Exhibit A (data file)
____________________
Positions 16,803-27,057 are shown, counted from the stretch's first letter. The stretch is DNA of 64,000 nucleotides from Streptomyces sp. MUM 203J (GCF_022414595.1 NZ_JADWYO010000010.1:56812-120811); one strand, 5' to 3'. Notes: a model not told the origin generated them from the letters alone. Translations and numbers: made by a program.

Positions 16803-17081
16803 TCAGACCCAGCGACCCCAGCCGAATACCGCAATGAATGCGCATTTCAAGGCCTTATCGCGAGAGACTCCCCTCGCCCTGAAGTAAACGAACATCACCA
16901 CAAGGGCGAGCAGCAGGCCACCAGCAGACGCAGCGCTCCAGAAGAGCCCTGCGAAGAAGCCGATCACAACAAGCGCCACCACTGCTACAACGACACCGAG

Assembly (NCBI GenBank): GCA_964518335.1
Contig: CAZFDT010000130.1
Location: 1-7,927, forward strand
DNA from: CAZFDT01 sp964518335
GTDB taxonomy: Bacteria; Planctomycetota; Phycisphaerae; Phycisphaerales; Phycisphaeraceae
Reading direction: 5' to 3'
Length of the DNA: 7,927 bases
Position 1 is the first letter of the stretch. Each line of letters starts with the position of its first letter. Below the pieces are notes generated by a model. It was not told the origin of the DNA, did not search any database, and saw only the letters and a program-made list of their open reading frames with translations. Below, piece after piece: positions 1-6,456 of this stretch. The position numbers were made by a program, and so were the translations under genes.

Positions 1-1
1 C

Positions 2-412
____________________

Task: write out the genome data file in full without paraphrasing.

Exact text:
Positions 16,803-27,057 are shown, counted from the stretch's first letter. The stretch is DNA of 64,000 nucleotides from Streptomyces sp. MUM 203J (GCF_022414595.1 NZ_JADWYO010000010.1:56812-120811); one strand, 5' to 3'. Notes: a model not told the origin generated them from the letters alone. Translations and numbers: made by a program.

Positions 16803-17081
16803 TCAGACCCAGCGACCCCAGCCGAATACCGCAATGAATGCGCATTTCAAGGCCTTATCGCGAGAGACTCCCCTCGCCCTGAAGTAAACGAACATCACCA
16901 CAAGGGCGAGCAGCAGGCCACCAGCAGACGCAGCGCTCCAGAAGAGCCCTGCGAAGAAGCCGATCACAACAAGCGCCACCACTGCTACAACGACACCGAG

Assembly (NCBI GenBank): GCA_964518335.1
Contig: CAZFDT010000130.1
Location: 1-7,927, forward strand
DNA from: CAZFDT01 sp964518335
GTDB taxonomy: Bacteria; Planctomycetota; Phycisphaerae; Phycisphaerales; Phycisphaeraceae
Reading direction: 5' to 3'
Length of the DNA: 7,927 bases
Position 1 is the first letter of the stretch. Each line of letters starts with the position of its first letter. Below the pieces are notes generated by a model. It was not told the origin of the DNA, did not search any database, and saw only the letters and a program-made list of their open reading frames with translations. Below, piece after piece: positions 1-6,456 of this stretch. The position numbers were made by a program, and so were the translations under genes.

Positions 1-1
1 C

Positions 2-412